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Tuesday, September 18, 2012

September 18, 2009

It's time for another trip back through time as we enter the time machine for the Tuesday Timeline. This week, the date we're going to be focusing on is September 18. It was quite hard to choose a particular event to focus on, because September 18 was a date in history that had quite a lot going on. First things first, we will talk about some of the famous people who are celebrating a September 18 birthday.

Happy birthday to the following celebrities...June Foray, Bob Toski, Robert Blake, Scotty Bowman, Jimmie Rodgers, Frankie Avalon, Fred Willard, Michael Franks, P.F. Sloan, Billy Drago, Otis Sistrunk, Rodger Beckman, Anna Deveare Smith, Chris Hedges, Tim McInnerny, Don Geronimo, Mark Romanek, Ryne Sandberg, James Gandolfini, Mark Olson, Joanne Catherall, Holly Robinson Peete, Ricky Bell (Bell Bev Devoe), Aisha Tyler, Lance Armstrong, Jada Pinkett Smith, Adam Cohen, James Marsden, Damon Jones, Travis Schuldt, Xzibit, Jason Sudeikis, Ronaldo, Alison Lohman, and Patrick Schwarzenegger.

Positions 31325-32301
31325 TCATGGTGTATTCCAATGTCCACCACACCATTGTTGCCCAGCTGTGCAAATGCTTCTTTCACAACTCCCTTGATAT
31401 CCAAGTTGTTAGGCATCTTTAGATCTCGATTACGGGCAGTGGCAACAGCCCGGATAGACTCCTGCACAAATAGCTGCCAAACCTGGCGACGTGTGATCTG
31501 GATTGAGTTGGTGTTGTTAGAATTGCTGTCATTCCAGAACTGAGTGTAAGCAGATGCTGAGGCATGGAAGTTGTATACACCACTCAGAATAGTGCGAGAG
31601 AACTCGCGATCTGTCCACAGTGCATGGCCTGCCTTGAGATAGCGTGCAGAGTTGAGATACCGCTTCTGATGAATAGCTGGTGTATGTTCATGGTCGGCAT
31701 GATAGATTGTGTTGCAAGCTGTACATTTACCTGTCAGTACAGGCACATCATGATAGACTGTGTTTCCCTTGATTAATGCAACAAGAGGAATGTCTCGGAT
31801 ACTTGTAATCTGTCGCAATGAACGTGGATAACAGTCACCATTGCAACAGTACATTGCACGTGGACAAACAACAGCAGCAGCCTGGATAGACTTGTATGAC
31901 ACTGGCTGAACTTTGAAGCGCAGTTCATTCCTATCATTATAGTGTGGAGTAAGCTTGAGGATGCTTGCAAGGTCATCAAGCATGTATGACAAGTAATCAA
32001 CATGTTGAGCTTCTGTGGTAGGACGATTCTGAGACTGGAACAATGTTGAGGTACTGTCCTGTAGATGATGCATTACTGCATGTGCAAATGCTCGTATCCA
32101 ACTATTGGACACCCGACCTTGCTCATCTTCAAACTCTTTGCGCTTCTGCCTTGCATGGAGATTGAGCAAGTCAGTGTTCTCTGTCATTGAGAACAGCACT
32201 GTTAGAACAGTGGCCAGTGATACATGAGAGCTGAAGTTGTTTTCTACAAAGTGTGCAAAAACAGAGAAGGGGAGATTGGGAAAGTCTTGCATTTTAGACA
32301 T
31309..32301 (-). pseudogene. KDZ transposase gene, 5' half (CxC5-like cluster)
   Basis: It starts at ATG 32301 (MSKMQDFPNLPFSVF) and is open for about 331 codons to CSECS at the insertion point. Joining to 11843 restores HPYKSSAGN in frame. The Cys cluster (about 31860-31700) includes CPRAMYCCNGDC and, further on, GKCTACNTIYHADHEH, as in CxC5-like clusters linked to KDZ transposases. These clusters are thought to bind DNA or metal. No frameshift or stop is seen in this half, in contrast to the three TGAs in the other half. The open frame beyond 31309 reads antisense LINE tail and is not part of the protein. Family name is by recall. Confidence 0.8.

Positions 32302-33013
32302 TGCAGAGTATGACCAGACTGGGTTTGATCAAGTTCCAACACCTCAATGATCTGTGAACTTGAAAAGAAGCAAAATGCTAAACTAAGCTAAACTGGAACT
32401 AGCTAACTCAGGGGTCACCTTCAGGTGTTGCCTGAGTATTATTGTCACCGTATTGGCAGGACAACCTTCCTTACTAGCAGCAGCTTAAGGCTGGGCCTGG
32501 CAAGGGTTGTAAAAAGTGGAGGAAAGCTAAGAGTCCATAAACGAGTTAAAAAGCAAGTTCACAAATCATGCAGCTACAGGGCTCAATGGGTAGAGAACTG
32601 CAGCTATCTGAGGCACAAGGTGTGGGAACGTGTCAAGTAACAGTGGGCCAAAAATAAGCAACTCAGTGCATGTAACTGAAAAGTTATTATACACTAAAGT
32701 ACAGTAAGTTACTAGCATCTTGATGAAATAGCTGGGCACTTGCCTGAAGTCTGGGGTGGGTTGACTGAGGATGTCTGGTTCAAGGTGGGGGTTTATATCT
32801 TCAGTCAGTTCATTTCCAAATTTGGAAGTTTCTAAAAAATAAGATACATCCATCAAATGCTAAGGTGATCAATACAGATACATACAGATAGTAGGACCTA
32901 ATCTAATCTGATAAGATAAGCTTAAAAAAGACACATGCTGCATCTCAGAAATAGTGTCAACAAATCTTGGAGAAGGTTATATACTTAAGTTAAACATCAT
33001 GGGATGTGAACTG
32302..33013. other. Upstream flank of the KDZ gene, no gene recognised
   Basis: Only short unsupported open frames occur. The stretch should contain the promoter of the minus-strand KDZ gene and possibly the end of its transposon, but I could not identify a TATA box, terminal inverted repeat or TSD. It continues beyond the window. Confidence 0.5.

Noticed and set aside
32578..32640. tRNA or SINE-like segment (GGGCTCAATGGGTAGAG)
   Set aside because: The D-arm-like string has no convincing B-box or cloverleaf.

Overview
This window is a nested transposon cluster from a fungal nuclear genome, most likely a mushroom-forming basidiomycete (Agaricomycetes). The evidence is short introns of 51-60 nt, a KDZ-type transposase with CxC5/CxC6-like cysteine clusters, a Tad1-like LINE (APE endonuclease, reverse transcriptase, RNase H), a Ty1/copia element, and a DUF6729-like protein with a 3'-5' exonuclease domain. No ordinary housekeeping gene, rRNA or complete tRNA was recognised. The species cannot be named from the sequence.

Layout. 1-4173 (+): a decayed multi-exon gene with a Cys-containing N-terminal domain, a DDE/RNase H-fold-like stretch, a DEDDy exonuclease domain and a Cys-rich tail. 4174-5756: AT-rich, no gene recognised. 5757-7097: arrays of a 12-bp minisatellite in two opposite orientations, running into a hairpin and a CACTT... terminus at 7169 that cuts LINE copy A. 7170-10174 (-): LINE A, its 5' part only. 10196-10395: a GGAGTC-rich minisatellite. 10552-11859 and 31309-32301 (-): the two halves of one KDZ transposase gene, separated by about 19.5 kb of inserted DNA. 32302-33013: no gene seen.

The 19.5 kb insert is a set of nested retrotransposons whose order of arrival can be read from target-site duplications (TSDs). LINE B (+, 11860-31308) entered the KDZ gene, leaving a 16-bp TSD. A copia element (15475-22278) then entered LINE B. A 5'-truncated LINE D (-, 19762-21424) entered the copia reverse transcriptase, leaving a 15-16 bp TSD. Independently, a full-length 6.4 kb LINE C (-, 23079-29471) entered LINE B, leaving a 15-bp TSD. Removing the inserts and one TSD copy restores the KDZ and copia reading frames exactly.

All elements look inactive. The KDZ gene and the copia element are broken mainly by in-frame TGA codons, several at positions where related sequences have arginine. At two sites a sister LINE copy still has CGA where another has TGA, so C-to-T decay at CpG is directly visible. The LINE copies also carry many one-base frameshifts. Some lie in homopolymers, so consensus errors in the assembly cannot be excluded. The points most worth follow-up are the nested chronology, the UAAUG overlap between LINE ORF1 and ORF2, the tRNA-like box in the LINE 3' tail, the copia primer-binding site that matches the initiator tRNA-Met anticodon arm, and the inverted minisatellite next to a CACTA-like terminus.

There have also been a couple of celebrity deaths that took place on September 18. Jimi Hendrix passed away on this date in 1970. In 1986, Coronation Street star Pat Phoenix lost her life. And in 2001, Canada mourned the loss of Ernie “Mr. Dressup” Coombs.

Here are some of the other events that took place on this date.

1502 – Christopher Columbus lands at Costa Rica on his fourth and final voyage

1679 – New Hampshire becomes a county of the Massachusetts Bay Colony

1739 – The Treaty of Belgrade is signed

1759 – The British capture Quebec City

1793 – The first cornerstone of the Capitol building is laid by George Washington

1809 – The Royal Opera House in London opens to the public

1812 – The 1812 Fire of Moscow begins to die out after destroying nearly 75% of the city

1837 – Tiffany & Co. is founded as a “stationery and fancy goods emporium”

1850 – The Fugitive Slave Law of 1850 is passed by U.S. Congress

1851 – The very first publication of the New York Daily Times...later to be renamed The New York Times

1870 – Henry D. Washburn gives the geyser in Yellowstone its official name, “Old Faithful”